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Controlling a Stepper Motor

The stepper motor is a motor which rotates in steps, unlike in the regular AC or DC motor which rotates continuously.

The stepper motors are specified in terms of step size,  for example if a stepper motor is specified to have 10 degrees step size, then  it means each step of the stepper motor will be 10 degrees.

Here we are going to discuss about unipolar stepper motor, before we start looking in to unipolar stepper motors,  let us discuss briefly about different types of stepper motors

1. Unipolar stepper motor

2. Bipolar stepper motor

these are generally available in the market, along with this we also have other types of stepper motors like High phase count steppers etc., which are behind the scope of this document.

In general,  controlling a unipolar stepper motor is simple because it is easy to  pass current to the each phase winding of the stepper motor and you can observe the stepper motor rotating in a direction. But when it comes to Bipolar stepper motor you need to switch the direction of current for each step. In other words, the current passing through  each winging of the stepper motor will be alternated for each step, there by the stepper motor rotates in one direction.

Now when it comes to controlling a Unipolar stepper motor, first we need to understand the internal circuit of unipolar stepper motor.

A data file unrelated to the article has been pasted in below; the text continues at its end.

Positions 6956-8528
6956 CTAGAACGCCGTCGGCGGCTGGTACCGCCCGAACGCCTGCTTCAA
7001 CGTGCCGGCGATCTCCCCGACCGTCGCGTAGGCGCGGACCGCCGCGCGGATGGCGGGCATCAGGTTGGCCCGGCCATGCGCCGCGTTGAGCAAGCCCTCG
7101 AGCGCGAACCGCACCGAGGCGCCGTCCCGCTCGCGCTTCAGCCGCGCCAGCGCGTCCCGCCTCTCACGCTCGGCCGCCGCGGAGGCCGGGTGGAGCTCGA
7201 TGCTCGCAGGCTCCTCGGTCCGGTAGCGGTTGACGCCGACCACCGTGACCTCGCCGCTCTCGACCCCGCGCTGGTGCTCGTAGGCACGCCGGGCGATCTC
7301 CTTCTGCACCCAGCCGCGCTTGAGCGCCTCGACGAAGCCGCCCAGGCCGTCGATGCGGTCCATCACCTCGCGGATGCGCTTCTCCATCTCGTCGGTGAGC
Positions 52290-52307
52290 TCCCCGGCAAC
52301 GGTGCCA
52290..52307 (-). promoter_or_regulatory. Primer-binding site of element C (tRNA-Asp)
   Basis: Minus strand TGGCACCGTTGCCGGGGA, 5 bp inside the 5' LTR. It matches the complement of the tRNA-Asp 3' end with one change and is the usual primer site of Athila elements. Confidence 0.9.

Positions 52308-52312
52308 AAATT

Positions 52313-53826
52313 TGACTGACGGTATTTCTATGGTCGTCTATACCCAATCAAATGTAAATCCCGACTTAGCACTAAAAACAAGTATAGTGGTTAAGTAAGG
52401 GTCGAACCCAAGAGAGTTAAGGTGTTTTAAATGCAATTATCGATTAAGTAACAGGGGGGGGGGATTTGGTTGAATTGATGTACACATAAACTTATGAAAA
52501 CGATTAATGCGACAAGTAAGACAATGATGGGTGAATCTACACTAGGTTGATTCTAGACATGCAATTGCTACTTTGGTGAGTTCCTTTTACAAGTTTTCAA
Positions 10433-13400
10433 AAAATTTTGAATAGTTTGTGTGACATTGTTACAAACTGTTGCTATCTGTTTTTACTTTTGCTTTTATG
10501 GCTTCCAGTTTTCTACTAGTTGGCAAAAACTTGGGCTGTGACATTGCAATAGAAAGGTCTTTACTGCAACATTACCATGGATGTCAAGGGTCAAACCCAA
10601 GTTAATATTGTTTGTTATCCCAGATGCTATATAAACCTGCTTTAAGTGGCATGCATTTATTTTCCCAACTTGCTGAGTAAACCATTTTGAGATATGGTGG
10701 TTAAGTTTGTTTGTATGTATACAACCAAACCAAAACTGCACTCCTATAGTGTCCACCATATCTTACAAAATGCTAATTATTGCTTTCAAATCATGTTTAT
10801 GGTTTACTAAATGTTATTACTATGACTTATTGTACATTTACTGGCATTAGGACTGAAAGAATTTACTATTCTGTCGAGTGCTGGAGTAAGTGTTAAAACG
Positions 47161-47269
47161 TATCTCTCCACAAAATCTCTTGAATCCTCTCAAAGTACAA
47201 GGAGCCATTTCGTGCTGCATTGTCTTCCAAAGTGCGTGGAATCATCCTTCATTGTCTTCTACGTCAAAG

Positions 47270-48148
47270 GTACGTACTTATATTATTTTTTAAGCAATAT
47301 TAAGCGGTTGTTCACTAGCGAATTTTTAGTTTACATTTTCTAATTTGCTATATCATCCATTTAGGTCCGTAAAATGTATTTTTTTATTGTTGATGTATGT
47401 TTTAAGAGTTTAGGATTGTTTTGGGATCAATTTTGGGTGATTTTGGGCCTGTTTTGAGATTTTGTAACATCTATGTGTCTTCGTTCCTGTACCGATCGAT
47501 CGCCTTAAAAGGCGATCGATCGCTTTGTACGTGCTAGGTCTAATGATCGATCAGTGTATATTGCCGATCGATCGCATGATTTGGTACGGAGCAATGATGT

I named each phase windings as Phase A,  B , C and E with a common wire, This naming is not a standard, I just did for easy understanding of the circuit.

From the above figure it is clear that the stepper motor will have minimum of  5 wires coming out it.  Some times it can even be 6 wires where there will be 2 common wires. We just need to short those two common wires and treat them as one common wire.

Now using a common wire and phase wire you can rotate the stepper motor by providing it with a voltage source. As you sequentially power each phase one after the other,  you can observe the stepper motor rotating in a direction.

For example if you have a stepper motor with a step size of 10 degrees then you will have 360 / 10 = 36 steps for one complete revolution of stepper motor shaft. which means you need to fire each phase separately one after the other in a sequence for 36 times.

As depicted in the above figure the Firing Sequence is as follows

Step 1: Energize Phase A

Step 2: Energize Phase B

Step 3: Energize Phase C

Step 4: Energize Phase E

Step 5: Energize Phase A

Step 6: Energize Phase B

Step 7:  .. ... ............

.... ... ......

..... ... .....

.. .. ... ......so on until step 36

Step 36 : Energize Phase E

 

when you finally complete the step 36, the stepper motor shaft would have completed 360 degrees of rotation. By altering the firing sequence you can rotate the motor forward and backward.

The process of energizing a phase can be done by providing a voltage source to the phase wire and to the common wire. For instance if you wish to fire Phase A in the stepper motor with a 5 V DC source then you can do it by connecting the positive terminal of the voltage source to the common wire and the negative terminal to the Phase A wire. It can even be done vice versa but since there are many Driver ICs available in the market which drives the stepper motor by sinking the current, it would be preferred to have the common wire connected to the positive terminal of the voltage source.

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